Mindfulness can be a really powerful cognitive-behavioral tool and has many relevant applications when treating patients with pain, especially chronic pain. Many courses for rehabilitation professionals teach guided meditation, which is an amazing tool. However, mindfulness has many other applications and opportunities for use in the treatment of patients with pain. This session discusses the history and science behind mindfulness, as well as provides a variety of practical mindfulness tools for the everyday practitioner. This course is directly related to the practice of physical therapy and is therefore appropriate for the PT/PTA.

Trauma Informed Care Principles for Rehabilitation Professionals
Presented by Jennifer Stone, PT, DPT, OCS, PHC
Recorded Webinar

Presenter

Jennifer Stone, PT, DPT, OCS, PHC
Course: #3975Level: Intermediate2 Hours
  'well explained topic'   Read Reviews
Acute and chronic trauma is very prevalent in the United States, and have been tied strongly to adverse health behaviors and outcomes. This course provides the rehabilitation professional with an overview of the physiology of trauma, as well as practical tools to work with patients who are experiencing trauma. This course is directly related to the practice of physical therapy and is therefore appropriate for the PT/PTA.

Best Practices for Rehab Professionals When Caring for Patients Across the Gender Identity Spectrum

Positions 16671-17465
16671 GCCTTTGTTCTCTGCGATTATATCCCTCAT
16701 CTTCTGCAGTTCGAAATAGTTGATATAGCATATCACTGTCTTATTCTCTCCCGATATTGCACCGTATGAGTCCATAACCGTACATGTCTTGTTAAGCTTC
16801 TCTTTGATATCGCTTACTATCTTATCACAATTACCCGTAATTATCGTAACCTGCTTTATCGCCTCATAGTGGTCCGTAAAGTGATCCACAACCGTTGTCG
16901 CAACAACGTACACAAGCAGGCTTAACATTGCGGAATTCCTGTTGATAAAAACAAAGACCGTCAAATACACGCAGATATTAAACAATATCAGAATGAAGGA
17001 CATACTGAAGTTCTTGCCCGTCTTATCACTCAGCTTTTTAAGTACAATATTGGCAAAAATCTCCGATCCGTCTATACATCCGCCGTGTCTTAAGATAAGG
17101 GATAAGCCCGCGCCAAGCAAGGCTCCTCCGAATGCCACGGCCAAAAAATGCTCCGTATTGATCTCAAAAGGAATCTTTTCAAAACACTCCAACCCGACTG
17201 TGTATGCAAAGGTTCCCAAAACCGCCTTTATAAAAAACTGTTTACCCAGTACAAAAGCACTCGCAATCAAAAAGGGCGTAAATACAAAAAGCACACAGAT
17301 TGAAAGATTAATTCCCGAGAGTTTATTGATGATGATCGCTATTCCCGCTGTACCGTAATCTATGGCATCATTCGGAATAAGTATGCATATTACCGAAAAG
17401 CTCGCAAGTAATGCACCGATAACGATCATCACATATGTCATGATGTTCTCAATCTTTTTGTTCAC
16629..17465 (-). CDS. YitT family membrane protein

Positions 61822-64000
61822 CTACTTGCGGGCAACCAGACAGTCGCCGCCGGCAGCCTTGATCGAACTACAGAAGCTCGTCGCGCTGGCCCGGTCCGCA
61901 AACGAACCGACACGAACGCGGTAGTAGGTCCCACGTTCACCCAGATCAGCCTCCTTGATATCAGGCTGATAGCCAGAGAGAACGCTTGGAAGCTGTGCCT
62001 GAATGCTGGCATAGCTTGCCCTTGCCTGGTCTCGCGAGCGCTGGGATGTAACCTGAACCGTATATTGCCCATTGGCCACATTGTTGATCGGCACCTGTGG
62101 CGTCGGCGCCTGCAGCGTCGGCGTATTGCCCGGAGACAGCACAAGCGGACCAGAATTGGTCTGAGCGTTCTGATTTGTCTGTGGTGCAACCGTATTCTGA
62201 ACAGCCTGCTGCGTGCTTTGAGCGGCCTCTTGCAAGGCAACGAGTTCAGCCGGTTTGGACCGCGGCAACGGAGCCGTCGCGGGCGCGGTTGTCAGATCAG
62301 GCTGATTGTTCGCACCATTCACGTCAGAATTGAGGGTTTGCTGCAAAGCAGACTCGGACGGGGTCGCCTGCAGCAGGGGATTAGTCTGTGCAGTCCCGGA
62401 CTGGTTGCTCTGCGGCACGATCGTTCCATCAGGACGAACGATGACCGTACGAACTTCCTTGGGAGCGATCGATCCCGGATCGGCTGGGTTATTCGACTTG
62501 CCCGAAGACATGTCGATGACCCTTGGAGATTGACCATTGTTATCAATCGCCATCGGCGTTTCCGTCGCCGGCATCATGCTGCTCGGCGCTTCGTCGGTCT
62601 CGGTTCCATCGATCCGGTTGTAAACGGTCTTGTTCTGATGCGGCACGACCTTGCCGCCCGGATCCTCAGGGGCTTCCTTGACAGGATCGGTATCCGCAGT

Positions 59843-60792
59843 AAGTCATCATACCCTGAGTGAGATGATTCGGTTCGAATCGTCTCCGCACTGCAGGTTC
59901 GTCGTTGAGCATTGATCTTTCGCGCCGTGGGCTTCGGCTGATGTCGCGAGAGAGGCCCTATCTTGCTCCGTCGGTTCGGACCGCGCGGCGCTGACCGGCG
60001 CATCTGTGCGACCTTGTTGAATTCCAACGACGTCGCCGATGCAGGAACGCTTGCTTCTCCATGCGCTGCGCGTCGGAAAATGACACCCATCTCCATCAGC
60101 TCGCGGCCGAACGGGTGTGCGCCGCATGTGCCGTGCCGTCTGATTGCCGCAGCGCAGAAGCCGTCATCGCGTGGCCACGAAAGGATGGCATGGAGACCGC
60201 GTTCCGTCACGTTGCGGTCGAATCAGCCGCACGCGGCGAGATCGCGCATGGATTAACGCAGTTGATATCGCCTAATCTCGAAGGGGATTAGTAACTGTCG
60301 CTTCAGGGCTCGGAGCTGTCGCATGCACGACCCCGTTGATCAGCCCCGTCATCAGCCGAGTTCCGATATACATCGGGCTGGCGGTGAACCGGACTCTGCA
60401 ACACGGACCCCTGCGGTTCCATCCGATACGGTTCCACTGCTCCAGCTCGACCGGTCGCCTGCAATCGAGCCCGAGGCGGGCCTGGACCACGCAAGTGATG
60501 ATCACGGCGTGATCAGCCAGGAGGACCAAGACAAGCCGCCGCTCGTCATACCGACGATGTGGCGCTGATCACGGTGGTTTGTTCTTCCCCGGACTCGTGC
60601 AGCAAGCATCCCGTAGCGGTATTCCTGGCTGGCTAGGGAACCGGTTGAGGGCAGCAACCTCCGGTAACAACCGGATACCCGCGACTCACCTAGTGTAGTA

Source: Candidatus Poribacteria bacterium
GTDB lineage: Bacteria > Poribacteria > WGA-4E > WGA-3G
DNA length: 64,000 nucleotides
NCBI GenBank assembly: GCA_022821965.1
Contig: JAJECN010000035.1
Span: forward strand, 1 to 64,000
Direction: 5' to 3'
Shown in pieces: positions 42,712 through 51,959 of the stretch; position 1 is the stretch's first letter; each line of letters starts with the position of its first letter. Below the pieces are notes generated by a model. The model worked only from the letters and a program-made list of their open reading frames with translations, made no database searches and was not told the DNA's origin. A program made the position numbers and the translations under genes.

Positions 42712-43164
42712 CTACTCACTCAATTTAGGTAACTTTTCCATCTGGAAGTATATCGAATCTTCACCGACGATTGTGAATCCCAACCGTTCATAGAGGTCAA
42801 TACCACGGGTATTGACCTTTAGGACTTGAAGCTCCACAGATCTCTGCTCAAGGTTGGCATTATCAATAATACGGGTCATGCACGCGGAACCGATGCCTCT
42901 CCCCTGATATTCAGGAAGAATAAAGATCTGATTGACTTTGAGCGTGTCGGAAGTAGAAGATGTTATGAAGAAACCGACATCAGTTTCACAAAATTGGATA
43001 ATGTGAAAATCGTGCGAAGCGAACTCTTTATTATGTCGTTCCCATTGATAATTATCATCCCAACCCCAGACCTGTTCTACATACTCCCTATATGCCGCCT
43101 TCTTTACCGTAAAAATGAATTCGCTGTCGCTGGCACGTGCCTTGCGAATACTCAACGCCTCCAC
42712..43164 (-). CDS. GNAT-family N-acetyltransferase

Presented by Jennifer Stone, PT, DPT, OCS, PHC
Recorded Webinar

Presenter

Jennifer Stone, PT, DPT, OCS, PHC
Course: #3534Level: Introductory2 Hours
  'very detailed'   Read Reviews
This course will seek to inform the rehabilitative professional about individuals who identify in ways other than cis-gender, including appropriate language to use, gender pronouns, and definitions specific to this population. The course will additionally discuss physical therapy implications for these individuals, including the impact of hormone therapy on the musculoskeletal system and post­ operative considerations following gender affirmation surgery. This course is directly related to the practice of physical therapy and is therefore appropriate for the PT/PTA.

Motivational Interviewing
Presented by Jennifer Stone, PT, DPT, OCS, PHC
Recorded Webinar

Presenter

Jennifer Stone, PT, DPT, OCS, PHC
Course: #4671Level: Introductory2 Hours
  'Clear information presented and good examples'   Read Reviews
Motivational interviewing is a behavioral health technique that has been proven to help people with making changes. Physical therapists are uniquely positioned to help their clients make meaningful changes in their lives. This course provides practical tips and guidelines for integrating motivational interviewing into your treatment program.